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October 28th, 2017, 11:24 AM   #1
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How to show mathematically that the intersection is empty

I have A, B, two non-empty subsets of R.
A has upper bound only, and B is a bounded set (both upper and lower bounds)
Now I need to prove, or disprove, that if inf(B)>sup(A), then the intersection of A and B is an empty set.

What I think is that it's true, so I need to prove rather than disprove this claim, but I just don't know how to write it mathematically correct. Right now I do have this general idea of why it's an empty set but can't get it right using all the math on the paper.

*For me it seems quite obvious that it's true since the smallest number on B is greater than the largest number on A, but how exactly I write it

Thanks!

Last edited by Mathmatizer; October 28th, 2017 at 11:32 AM.
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October 28th, 2017, 04:08 PM   #2
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I was learning these proofs last week, so take this with a grain of salt...

I think you can do this with a contradiction by "Suppose inf(B) > sup(A) and let x is an element of A intersection B"?

So x is an element of A and x is an element of B and this would lead to a contradiction.

Last edited by skipjack; October 29th, 2017 at 06:39 AM.
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October 28th, 2017, 06:22 PM   #3
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Quote:
Originally Posted by Mathmatizer View Post
I have A, B, two non-empty subsets of R.
A has upper bound only, and B is a bounded set (both upper and lower bounds)
Now I need to prove, or disprove, that if inf(B)>sup(A), then the intersection of A and B is an empty set.

What I think is that it's true, so I need to prove rather than disprove this claim, but I just don't know how to write it mathematically correct. Right now I do have this general idea of why it's an empty set but can't get it right using all the math on the paper.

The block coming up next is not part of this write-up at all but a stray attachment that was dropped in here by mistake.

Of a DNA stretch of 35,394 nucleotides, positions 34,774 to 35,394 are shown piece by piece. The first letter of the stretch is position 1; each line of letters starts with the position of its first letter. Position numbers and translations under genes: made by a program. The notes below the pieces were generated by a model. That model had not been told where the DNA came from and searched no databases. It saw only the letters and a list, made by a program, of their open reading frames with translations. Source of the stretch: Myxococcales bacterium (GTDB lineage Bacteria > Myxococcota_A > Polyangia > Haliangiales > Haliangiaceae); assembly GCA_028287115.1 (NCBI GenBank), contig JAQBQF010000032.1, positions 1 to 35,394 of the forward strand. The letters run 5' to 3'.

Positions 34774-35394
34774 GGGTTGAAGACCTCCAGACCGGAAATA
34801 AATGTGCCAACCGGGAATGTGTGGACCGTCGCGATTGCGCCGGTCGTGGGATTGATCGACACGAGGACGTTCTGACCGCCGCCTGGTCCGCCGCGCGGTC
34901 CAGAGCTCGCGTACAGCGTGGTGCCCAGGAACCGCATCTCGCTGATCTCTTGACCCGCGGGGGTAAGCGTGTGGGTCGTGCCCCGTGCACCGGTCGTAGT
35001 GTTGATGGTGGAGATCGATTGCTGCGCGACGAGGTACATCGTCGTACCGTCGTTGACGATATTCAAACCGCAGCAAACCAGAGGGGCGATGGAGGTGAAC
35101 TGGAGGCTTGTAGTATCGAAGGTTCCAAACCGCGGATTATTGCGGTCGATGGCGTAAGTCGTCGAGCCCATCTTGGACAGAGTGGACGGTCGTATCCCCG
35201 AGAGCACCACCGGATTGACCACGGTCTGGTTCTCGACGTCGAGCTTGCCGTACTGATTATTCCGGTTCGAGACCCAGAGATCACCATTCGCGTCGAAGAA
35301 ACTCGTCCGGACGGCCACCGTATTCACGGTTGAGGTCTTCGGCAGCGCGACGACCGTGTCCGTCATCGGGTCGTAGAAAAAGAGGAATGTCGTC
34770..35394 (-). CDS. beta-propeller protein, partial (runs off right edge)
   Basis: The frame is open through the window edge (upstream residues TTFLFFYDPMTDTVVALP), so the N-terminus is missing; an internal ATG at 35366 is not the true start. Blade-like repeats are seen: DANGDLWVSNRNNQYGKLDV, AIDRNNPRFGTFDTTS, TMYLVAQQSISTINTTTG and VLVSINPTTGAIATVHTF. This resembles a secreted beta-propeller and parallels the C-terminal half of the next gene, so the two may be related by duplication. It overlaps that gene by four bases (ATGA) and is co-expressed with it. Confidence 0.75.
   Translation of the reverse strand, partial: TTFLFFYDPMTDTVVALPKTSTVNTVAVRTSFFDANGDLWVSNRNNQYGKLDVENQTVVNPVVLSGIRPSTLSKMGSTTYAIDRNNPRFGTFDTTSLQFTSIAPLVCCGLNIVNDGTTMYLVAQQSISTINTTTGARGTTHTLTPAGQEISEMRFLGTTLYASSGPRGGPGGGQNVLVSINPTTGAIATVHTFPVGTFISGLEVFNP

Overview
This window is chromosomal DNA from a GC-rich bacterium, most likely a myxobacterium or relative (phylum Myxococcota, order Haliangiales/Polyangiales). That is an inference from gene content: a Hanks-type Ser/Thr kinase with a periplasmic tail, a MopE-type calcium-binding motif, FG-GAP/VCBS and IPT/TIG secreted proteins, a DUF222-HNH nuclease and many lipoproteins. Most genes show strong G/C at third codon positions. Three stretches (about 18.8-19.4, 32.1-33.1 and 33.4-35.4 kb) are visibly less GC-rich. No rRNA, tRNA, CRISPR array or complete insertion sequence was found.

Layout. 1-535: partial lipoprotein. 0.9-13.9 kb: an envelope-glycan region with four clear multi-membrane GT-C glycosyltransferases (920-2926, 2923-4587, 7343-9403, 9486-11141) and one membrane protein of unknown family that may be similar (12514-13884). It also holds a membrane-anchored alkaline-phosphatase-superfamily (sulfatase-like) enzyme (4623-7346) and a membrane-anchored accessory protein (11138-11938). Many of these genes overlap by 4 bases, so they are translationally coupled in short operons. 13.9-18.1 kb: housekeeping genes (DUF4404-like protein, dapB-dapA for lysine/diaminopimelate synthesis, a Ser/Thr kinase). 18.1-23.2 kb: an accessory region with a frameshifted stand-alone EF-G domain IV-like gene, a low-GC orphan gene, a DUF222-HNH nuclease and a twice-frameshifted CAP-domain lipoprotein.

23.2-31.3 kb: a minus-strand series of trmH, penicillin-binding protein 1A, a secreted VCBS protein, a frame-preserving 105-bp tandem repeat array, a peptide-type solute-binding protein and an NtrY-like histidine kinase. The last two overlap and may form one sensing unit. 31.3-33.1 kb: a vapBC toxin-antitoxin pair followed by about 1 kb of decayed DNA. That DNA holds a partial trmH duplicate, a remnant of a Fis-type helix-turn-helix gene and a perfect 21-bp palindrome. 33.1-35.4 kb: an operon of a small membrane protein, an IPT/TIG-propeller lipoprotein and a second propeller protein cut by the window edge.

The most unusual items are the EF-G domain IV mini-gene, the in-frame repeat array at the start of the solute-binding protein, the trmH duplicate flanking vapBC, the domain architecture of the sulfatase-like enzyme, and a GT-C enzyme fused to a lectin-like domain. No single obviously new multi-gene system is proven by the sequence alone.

*For me it seems quite obvious that it's true since the smallest number on B is greater than the largest number on A, but how exactly I write it

Thanks!
Suppose $\inf(B) > \sup(A)$. Note that $\inf(B) \leq b$ for every $ b\in B$ and also $\sup(A) \geq a$ for every $ a\in A$. It follows that for every $a \in A$ and $b \in B$ we have
\[a \leq \sup(A) < \inf(B) \leq b\]
and we conclude that $b > a$. Hence, $A\bigcap B$ is empty.
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October 28th, 2017, 11:41 PM   #4
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Thanks guys, I was thinking to do something like that, it's just that I wasn't sure saying that if b>a simply means intersection is empty, because it seems too literal rather than math, but I guess it's because it's just a simple question
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October 29th, 2017, 04:26 AM   #5
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Equivalently, proof by contradiction: Suppose there does exist a number, x, in both A and B. Since x is in B, $\displaystyle x\le sup(B)$. Since x is in A, $x\ge inf(B)$. So $inf(B)\le x\le sup(A)$, contradicting $sup(A)< inf(B)$.
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